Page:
No person shall be held to answer for a capital, or otherwise infamous crime, unless on a presentment or indictment of a Grand Jury, except in cases arising in the land or naval forces, or in the Militia, when in actual service in time of War or public danger; nor shall any person be subject for the same offense to be twice put in jeopardy of life or limb; nor shall be compelled in any criminal case to be a witness against himself, nor be deprived of life, liberty, or property, without due process of law; nor shall private property be taken for public use, without just compensation.- Amendment V, United States Constitution.

Funny, I don’t see anything in there about summary executions by the so-called Justice Department. I wonder how long it will be before the execution list is as inaccurate as the no-fly list, and how long it will be before the Second Amendment proves its value.

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Crisis

A paramedic comes to me and shows me a monitor strip of a patient in new onset Aflutter at a rate of 180. The patient was unstable, and the medic treated the patient by cardioverting him at 50joules. The patient converted, and transported to the hospital in a SR with all symptoms resolved.

An hour later, the duty supervisor comes in and begins telling the medic that he should not have cardioverted the patient, and instead should have given the patient adenosine. This touched off a discussion where I pointed out that adenosine will not work to correct Aflutter, and that studies have shown that adenosine can, in some cases, even CAUSE Afib or Aflutter. Since we no longer carry cardizem, I told the supervisor that cardioversion was the correct thing for this medic to have done. He replied, “Well, adeosine wouldn’t have hurt her. What’s the big deal?”

Now keep in mind this is the same supervisor who happened upon a code, and had to call another medic on his cell phone and ask him “What drug comes after epi in an asystole code?”

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$3.83 trillion

That is the proposed Obama budget for FY 2011, that is the fiscal year that begins October 1, 2010. A whopping $3.83 trillion. That staggering sum is following the $3.72 trillion for the fiscal year we are currently in. Assuming that Obama doesn’t ask for, and Congress doesn’t approve, any other spending, and assuming that tax receipts hold true to predictions, and assuming that interest rates don’t rise, the US government will show a $1.56 trillion deficit in 2010, and a $1.27 trillion deficit in 2011, bringing the national debt to about $15.2 trillion by the end of FY2011.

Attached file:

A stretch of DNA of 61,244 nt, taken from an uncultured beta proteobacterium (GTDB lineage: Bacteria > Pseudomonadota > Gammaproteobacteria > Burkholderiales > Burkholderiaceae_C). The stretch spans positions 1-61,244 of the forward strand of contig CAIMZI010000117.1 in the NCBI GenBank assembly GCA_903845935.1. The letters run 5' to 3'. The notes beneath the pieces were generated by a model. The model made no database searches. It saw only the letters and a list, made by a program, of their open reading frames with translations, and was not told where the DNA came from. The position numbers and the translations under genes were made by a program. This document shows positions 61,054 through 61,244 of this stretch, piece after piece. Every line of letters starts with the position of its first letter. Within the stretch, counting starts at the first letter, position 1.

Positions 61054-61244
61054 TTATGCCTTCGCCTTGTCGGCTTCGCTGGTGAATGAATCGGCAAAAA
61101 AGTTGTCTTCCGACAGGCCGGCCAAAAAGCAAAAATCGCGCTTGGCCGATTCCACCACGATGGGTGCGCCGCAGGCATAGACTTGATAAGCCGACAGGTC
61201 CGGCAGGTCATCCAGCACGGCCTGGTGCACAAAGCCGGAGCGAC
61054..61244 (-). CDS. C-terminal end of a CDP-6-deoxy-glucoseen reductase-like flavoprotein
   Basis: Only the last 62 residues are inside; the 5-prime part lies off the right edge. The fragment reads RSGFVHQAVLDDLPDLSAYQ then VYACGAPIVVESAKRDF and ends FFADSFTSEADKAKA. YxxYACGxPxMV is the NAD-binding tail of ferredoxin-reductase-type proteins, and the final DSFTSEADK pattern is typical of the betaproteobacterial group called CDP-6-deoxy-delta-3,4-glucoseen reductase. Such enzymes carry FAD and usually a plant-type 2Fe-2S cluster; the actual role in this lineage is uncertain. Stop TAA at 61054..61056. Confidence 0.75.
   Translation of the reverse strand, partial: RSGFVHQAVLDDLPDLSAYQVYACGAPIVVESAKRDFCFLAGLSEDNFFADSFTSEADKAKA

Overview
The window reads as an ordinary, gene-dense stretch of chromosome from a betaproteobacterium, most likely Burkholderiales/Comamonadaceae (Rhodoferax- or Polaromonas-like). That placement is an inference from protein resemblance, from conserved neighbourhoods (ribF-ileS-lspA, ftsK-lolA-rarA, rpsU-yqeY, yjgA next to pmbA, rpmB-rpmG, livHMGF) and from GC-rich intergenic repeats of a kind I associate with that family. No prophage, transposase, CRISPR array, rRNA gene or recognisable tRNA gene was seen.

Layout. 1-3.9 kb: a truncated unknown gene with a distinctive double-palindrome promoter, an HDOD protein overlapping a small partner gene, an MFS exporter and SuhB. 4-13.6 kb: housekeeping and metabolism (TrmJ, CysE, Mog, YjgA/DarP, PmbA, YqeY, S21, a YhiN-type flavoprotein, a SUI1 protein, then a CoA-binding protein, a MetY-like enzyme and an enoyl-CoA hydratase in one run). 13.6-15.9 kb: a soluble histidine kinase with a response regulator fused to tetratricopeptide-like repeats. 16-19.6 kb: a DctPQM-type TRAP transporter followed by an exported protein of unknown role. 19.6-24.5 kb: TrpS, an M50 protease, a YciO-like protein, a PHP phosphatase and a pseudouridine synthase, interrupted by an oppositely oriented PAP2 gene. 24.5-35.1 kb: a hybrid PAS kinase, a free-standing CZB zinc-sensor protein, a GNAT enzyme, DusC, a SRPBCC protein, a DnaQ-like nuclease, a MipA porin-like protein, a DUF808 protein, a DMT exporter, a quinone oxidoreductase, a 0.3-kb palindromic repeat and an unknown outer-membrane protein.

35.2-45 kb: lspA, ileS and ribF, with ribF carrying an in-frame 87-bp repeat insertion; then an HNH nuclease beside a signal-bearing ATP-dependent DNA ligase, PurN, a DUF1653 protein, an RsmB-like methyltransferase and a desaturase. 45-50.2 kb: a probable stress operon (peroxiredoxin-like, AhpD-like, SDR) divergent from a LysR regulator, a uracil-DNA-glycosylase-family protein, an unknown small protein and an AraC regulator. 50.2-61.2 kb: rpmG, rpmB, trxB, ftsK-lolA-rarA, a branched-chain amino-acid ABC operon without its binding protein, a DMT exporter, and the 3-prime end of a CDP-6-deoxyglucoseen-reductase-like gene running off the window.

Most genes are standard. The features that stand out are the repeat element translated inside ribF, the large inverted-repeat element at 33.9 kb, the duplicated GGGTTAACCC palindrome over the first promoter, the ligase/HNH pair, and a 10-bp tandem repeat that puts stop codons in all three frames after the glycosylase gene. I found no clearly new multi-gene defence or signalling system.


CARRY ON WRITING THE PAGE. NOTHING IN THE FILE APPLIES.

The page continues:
There are quite a few assumptions there. I am sure that something else will happen in the next two years to force the administration to spend more than predicted. After all, when has the government ever done anything under budget?

When Obama took over the presidency, we were $10.6 trillion in debt. We are now $12.3 trillion in debt. We are budgeted to be $15.2 trillion in debt by the end of next fiscal year. This is change?

I think we have reached the point of no return. There is no way we can pay back the money we owe, even if we had the will to do what is required of us, and we don’t have the will to stop spending.

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Dave Ramsey- banking shill or fool?

I turned on the AM radio while I was on the way home the other day, so that I could get a traffic report that would help me escape the early evening gridlock that I was stuck in, and I listened to several minutes of the Dave Ramsey show. The majority of his message makes a lot of sense- pay your bills, don’t go into debt, etc. Then a person called in and asked if he should invest in buying gold. Now, I don’t have an exact quote, but the gist of Mr Ramsey’s comments were as follows:

Gold has barely broken even when compared to inflation over the past 50 years, and you are better off in a mutual fund than you are buying gold.

That statement is a little misleading, and I am not sure if I should be hoping that Dave Ramsey is a liar or a fool. Lets see why:

First, the dollar was pegged to gold until 1933 when the Bretton Woods agreement went into effect, pegging the price of gold at $35 an ounce. This ended in 1971, when Nixon canceled the system. This means that gold remained at a fixed price until 39 years ago. To compare any stock market fund to the price of gold in any year before 1971 is either deliberately misleading, or shows a lack of knowledge on the part of the speaker.